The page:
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|Ref Type||Journal Article|
|Authors||Robert C, Schachter J, Long GV, Arance A, Grob JJ, Mortier L, Daud A, Carlino MS, McNeil C, Lotem M, Larkin J, Lorigan P, Neyns B, Blank CU, Hamid O, Mateus C, Shapira-Frommer R, Kosh M, Zhou H, Ibrahim N, Ebbinghaus S, Ribas A, null null|
|Title||Pembrolizumab versus Ipilimumab in Advanced Melanoma.|
|Journal||The New England journal of medicine|
|Date||2015 Jun 25|
|Abstract Text||The immune checkpoint inhibitor ipilimumab is the standard-of-care treatment for patients with advanced melanoma. Pembrolizumab inhibits the programmed cell death 1 (PD-1) immune checkpoint and has antitumor activity in patients with advanced melanoma.In this randomized, controlled, phase 3 study, we assigned 834 patients with advanced melanoma in a 1:1:1 ratio to receive pembrolizumab (at a dose of 10 mg per kilogram of body weight) every 2 weeks or every 3 weeks or four doses of ipilimumab (at 3 mg per kilogram) every 3 weeks. Primary end points were progression-free and overall survival.The estimated 6-month progression-free-survival rates were 47.3% for pembrolizumab every 2 weeks, 46.4% for pembrolizumab every 3 weeks, and 26.5% for ipilimumab (hazard ratio for disease progression, 0.58; P<0.001 for both pembrolizumab regimens versus ipilimumab; 95% confidence intervals [CIs], 0.46 to 0.72 and 0.47 to 0.72, respectively). Estimated 12-month survival rates were 74.1%, 68.4%, and 58.2%, respectively (hazard ratio for death for pembrolizumab every 2 weeks, 0.63; 95% CI, 0.47 to 0.83; P=0.0005; hazard ratio for pembrolizumab every 3 weeks, 0.69; 95% CI, 0.52 to 0.90; P=0.0036). The response rate was improved with pembrolizumab administered every 2 weeks (33.7%) and every 3 weeks (32.9%), as compared with ipilimumab (11.9%) (P<0.001 for both comparisons). Responses were ongoing in 89.4%, 96.7%, and 87.9% of patients, respectively, after a median follow-up of 7.9 months. Efficacy was similar in the two pembrolizumab groups. Rates of treatment-related adverse events of grade 3 to 5 severity were lower in the pembrolizumab groups (13.3% and 10.1%) than in the ipilimumab group (19.9%).The anti-PD-1 antibody pembrolizumab prolonged progression-free survival and overall survival and had less high-grade toxicity than did ipilimumab in patients with advanced melanoma. (Funded by Merck Sharp & Dohme; KEYNOTE-006 ClinicalTrials.gov number, NCT01866319.).|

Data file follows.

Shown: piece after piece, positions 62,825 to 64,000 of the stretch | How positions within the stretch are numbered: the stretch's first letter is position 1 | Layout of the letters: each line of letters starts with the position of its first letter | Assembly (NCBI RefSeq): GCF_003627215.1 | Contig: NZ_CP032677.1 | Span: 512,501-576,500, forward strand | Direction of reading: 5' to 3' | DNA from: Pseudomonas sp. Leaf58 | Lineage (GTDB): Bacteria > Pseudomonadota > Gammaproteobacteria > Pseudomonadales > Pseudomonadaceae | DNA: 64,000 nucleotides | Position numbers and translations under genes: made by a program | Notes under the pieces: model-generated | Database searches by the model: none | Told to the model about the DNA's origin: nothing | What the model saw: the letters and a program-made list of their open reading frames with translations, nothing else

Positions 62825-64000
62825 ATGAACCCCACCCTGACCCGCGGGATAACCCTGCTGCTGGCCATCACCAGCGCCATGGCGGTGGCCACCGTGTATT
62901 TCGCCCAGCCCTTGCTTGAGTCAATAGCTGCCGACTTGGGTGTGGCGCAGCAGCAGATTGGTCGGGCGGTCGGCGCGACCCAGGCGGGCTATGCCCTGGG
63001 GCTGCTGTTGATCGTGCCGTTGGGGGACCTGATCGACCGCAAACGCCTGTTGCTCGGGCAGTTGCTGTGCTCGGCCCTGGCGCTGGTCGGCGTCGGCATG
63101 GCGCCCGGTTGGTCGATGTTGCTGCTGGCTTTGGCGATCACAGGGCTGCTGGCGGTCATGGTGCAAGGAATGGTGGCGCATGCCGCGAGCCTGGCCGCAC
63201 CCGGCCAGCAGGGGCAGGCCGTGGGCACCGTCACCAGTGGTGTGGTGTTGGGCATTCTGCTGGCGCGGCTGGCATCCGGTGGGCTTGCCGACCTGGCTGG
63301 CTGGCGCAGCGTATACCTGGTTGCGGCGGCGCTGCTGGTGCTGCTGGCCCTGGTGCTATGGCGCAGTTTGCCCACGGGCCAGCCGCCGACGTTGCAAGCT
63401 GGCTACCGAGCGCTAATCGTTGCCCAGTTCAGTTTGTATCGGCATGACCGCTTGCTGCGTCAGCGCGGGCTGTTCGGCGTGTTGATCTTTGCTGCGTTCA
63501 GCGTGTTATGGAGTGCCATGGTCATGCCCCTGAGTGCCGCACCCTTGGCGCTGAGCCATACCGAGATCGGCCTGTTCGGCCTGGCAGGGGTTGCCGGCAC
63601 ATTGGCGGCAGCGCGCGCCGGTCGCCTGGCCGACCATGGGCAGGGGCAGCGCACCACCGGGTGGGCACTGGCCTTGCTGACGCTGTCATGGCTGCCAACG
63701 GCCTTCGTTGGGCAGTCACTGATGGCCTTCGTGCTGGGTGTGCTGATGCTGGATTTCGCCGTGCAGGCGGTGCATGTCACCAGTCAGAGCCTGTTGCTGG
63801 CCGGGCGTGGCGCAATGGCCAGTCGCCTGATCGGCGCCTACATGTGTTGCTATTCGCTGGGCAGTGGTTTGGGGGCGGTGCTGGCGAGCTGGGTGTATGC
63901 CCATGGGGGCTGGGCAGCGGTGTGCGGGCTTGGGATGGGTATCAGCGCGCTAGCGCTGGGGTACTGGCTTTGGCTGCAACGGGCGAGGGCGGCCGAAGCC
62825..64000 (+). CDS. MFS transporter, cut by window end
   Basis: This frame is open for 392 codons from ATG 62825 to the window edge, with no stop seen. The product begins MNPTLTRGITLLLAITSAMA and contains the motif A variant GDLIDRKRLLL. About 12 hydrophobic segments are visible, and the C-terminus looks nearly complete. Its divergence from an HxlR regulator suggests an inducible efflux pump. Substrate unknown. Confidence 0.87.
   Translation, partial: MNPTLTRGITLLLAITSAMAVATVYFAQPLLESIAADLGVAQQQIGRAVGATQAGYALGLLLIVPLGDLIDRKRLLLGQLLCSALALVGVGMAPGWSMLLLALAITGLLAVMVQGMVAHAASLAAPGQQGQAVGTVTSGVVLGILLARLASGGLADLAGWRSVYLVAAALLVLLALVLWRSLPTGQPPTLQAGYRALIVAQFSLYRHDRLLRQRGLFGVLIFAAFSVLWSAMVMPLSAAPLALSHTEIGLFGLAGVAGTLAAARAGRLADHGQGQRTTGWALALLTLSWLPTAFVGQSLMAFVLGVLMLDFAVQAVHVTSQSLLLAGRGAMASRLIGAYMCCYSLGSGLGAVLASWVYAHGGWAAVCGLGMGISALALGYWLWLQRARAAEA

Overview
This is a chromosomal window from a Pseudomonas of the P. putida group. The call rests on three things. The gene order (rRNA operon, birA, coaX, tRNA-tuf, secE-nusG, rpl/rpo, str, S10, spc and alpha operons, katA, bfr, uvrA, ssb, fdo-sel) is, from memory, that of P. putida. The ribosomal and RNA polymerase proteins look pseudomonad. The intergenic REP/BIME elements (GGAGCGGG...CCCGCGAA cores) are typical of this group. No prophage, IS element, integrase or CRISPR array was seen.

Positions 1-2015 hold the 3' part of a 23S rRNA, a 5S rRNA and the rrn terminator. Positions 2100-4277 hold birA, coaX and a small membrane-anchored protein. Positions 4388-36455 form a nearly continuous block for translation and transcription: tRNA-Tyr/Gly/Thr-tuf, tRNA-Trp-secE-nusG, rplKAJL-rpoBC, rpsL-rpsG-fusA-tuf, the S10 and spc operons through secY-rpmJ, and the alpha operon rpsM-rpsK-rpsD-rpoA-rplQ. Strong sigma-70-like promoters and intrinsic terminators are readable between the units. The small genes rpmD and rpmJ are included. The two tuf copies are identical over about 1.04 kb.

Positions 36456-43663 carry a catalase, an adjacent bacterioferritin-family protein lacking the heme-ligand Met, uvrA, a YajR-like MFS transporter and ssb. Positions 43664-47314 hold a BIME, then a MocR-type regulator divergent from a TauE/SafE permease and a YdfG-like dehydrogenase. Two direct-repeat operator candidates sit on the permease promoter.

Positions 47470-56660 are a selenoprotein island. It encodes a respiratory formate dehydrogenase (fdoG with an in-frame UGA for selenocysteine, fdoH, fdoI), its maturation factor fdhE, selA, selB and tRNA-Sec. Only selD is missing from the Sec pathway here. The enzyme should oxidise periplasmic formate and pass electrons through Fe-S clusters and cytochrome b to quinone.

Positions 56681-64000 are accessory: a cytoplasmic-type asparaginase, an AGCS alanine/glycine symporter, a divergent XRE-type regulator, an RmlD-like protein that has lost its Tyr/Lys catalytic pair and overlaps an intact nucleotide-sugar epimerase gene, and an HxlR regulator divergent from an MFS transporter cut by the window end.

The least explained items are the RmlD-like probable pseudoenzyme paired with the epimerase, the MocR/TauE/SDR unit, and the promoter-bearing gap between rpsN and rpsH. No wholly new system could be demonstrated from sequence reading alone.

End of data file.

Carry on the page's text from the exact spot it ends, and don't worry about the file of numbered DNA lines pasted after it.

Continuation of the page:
|Molecular Profile||Treatment Approach|
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|Therapy Name||Drugs||Efficacy Evidence||Clinical Trials|
|Drug Name||Trade Name||Synonyms||Drug Classes||Drug Description|
|Gene||Variant||Impact||Protein Effect||Variant Description||Associated with drug Resistance|
|Molecular Profile||Indication/Tumor Type||Response Type||Therapy Name||Approval Status||Evidence Type||Efficacy Evidence||References|
|Unknown unknown||melanoma||not applicable||Pembrolizumab||FDA approved||Actionable||In a Phase III trial (KEYNOTE-006) that supported FDA approval, treatment with Keytruda (pembrolizumab) resulted in improved progression-free survival (PFS) and overall survival (OS) in patients with metastatic melanoma, with a 6-month PFS rate of 47.3% for the every 2 week schedule and 46.4% for the every 3 week schedule versus 26.5% with Yervoy (ipilimumab) (PMID: 25891173; NCT01866319).||25891173 detail...|